The 1955 Topps #164 Roberto Clemente Rookie Card is one of the most coveted pieces for any collector’s lot. It features a headshot of Clemente sporting his movie star grin in a Pirates batting helmet. Sitting on his left shoulder is a smaller image of Clemente at-bat.
A swashbuckling Pirates logo occupies the top-right corner of the card while a faux signature is also present. Mint versions of this card generally fetch at least $300,000 and could draw significantly more.
4. 1953 Topps #82 Mickey Mantle RC
When it comes to valuable baseball rookie cards, Mantle is a name that consistently appears near the top of the list. Were it not for a guy named Honus Wagner, Mickey Mantle would have the most expensive baseball card in existence (more on that in a bit).
The 1953 Topps #82 Mickey Mantle RC shows a drawn image of Mantle, blue eyes affixed upward and to the left, in his dark blue Yankee cap. A stadium backdrop frames Mantle’s likeness in what could easily double as a movie poster for a James Dean film.
The bottom of the card features a red nameplate with Mantle’s name, team, and position. A Yankee logo stands to the right of the nameplate.
Have a few hundred thousand dollars and a yearning for one of the most iconic cards ever? This is the card for you.
3. 1968 Topps #177 Nolan Ryan RC
It’s unlikely that we ever see a career like Lynn Nolan Ryan, Jr.’s again. He lasted an MLB record 27 seasons with the Mets, Angels, Astros, and Rangers.
Do you know what kind of filthy stuff you’ve gotta possess to last 27 seasons as a pitcher in Major League Baseball? Nolan Ryan-level filthy stuff, that’s what kind.
Former two-time MVP Dale Murphy has said that Nolan Ryan is the only pitcher he started worrying about two days before he faced him. You’re darned right his rookie card is primo stuff.
His 1968 Topps RC #177 features Ryan’s needle-sharp jawline pictured next to fellow rookie pitcher Jerry Koosman. Sorry Jerry, but we’re here for The Ryan Express.
The players rock pinstriped white jerseys with blue hats embroidered with the orange “NY” Mets logo that the team still sports today.
The card is as predictably unflashy as you might expect a 1968 baseball card to be.
A rounded rectangular border surrounds the player images. Each has a black and white nameplate, while “1968 Rookie Stars” sits in red letters atop their pictures.
Flash or no flash, a Nolan Ryan rookie card is a Nolan Ryan rookie card. Even if he’s sharing the spotlight with Jerry freakin’ Koosman.
A Gem Mint copy of this particular card sold for $500,000 in August 2020. It has been listed for twice that amount since then.
2. 1963 Topps #537 Pete Rose RC
The 1963 Topps Pete Rose RC #537 isn’t a Pete Rose rookie card alone. It also features Pedro Gonzales, Ken McMullen, and Al Weis.
When they print these cards, the manufacturers don’t always know who’s going to go on to become Charlie Hustle, and who will be stuck as Al Weis.
As you know, Pete Rose went on to become Charlie Hustle. More importantly, he went on to become the all-time leader in Major League hits with 4,256.
This is not only a valuable card but a fun one as well. It has a floating-head effect, with all four players’ domes placed in the center of red circular backgrounds.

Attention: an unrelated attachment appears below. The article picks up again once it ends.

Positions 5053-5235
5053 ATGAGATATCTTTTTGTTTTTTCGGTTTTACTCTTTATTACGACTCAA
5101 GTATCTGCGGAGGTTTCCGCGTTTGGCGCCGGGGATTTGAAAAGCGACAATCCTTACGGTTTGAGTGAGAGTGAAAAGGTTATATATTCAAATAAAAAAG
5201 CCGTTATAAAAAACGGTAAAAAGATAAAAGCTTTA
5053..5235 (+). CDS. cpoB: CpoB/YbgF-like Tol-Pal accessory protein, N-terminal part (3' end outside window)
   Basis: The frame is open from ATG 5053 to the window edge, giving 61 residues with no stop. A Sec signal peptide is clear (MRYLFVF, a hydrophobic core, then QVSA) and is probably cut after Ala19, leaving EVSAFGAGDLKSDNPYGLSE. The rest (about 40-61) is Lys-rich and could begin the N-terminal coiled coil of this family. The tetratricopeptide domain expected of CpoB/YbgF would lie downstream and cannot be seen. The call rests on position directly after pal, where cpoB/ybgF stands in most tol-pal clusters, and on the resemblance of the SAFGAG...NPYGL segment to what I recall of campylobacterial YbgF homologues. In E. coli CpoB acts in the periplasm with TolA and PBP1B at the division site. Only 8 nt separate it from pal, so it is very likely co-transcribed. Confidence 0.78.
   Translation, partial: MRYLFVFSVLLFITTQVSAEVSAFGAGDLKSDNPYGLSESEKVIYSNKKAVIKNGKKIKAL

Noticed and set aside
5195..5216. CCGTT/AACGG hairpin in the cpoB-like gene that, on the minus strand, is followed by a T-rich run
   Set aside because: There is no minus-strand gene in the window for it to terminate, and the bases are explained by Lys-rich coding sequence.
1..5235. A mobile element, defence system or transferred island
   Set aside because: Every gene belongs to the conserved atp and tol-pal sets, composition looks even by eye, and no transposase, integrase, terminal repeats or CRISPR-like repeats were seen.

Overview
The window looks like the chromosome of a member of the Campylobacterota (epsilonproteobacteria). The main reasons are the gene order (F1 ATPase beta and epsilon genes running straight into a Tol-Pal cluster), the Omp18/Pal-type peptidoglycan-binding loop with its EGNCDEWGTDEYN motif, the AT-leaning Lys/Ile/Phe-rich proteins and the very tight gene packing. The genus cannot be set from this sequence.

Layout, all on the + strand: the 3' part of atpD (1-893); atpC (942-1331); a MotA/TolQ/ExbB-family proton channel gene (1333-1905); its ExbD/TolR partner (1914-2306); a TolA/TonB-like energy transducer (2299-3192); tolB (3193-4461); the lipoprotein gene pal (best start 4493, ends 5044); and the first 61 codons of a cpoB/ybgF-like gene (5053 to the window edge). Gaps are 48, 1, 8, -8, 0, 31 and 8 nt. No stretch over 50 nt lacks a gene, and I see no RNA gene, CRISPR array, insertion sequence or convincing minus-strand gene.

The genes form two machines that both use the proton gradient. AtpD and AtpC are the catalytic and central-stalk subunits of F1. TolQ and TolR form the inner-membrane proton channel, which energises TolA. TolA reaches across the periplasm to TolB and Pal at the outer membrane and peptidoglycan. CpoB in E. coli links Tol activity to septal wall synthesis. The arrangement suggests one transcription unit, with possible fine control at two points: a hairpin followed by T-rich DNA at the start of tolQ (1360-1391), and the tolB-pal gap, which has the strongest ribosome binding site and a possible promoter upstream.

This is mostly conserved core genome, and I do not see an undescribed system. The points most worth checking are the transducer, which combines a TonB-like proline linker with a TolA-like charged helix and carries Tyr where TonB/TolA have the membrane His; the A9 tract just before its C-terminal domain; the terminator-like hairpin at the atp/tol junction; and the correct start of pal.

A yellow background contrasts those red circles. A thing white border leads into a baby blue rectangle up top. Inside that rectangle is “1963 Rookie Stars” in plain white text.
Rose, in his red-and-white Cincinnati Reds “C” cap, has a boyish look that would fit into a high school squad (or a squad of floating heads).
There is only one known Gem Mint version of this card. Its last known sale price, according to PSA, is north of $700,000.
Its next known sale price will be higher. You don’t have to be Pete Rose to bet on that.
1. 1952 Topps #311 Mickey Mantle RC
It can’t be said enough: when you’re talking trading card investing, Mantle is money. Quite literally.
Proven to be one of the two or three most valuable baseball cards on the planet, the highest-graded versions of the 1952 Topps #311 Mickey Mantle RC come with a multi-million-dollar price tag.
The card shows Mantle, two hands on his bat which he rests on his right shoulder, looking away from the camera over his right shoulder.
The color-drawn photograph is stunning in its iconography and simplicity. A white nameplate (with the trademark yellow and black Topps trim) contains a printed autograph.
There is just something about this rare, expensive card that catches the eye. Apparently, there’s also something about this rock-solid investment of a card that catches the wallet as well.
Most Expensive Topps Baseball Cards: Investment Outlook
From Mantle to Aaron and even Pafko, old is good when it comes to baseball card investment.
Because so few older cards are kept in tip-top shape or even kept around, rarity is generally the case when it comes to baseball cards from the 50s. It’s no surprise that the most valuable Topps cards of all time come from that era, with the exception of one Mickey Mantle card printed in 1961.
Each of these cards has shown strong appreciation over time and is a high-priced yet sound investment for any card collector who can justify the purchase price.
Which Topps baseball cards are worth the most money?
Topps baseball cards worth the most money are the 1952 Topps Mickey Mantle rookie card (1), the 1953 Topps Mickey Mantle rookie card (2), and the 1955 Topps Roberto Clemente rookie card (3).
What is the most valuable Topps baseball card?
The most valuable Topps baseball card is the 1952 Mickey Mantle Topps rookie card selling for $5.2 million in February of 2021.
Are there any valuable 1989 Topps baseball cards?
The most valuable 1989 Topps baseball card is the 1989 Topps Traded #41T Ken Griffey Jr. rookie card. In February 2021 this card sold for $9,700 via eBay auctions.
What baseball cards from the 80's and 90's are worth money?
There are thousands of baseball cards from the '80s and 90's worth money but our favorites in terms of ROI is the 1989 Ken Griffey Jr. Upper Deck rookie card #1 and the 1987 Barry Bonds O-Pee-Chee OPC rookie card #320.